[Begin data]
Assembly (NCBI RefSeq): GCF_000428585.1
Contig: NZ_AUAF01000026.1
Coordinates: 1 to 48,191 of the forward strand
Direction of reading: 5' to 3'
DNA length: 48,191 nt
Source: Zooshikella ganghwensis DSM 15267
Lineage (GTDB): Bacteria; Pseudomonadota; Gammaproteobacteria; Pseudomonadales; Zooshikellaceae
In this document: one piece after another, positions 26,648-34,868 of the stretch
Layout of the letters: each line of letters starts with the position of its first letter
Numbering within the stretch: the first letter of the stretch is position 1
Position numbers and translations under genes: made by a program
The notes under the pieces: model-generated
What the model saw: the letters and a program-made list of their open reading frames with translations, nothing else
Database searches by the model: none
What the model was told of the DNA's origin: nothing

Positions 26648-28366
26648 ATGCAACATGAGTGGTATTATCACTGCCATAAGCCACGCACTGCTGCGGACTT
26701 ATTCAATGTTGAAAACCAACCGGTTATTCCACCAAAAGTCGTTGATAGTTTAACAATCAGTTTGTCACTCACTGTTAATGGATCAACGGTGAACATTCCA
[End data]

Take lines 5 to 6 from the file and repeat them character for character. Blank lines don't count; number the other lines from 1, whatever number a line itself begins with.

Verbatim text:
DNA length: 48,191 nt
Source: Zooshikella ganghwensis DSM 15267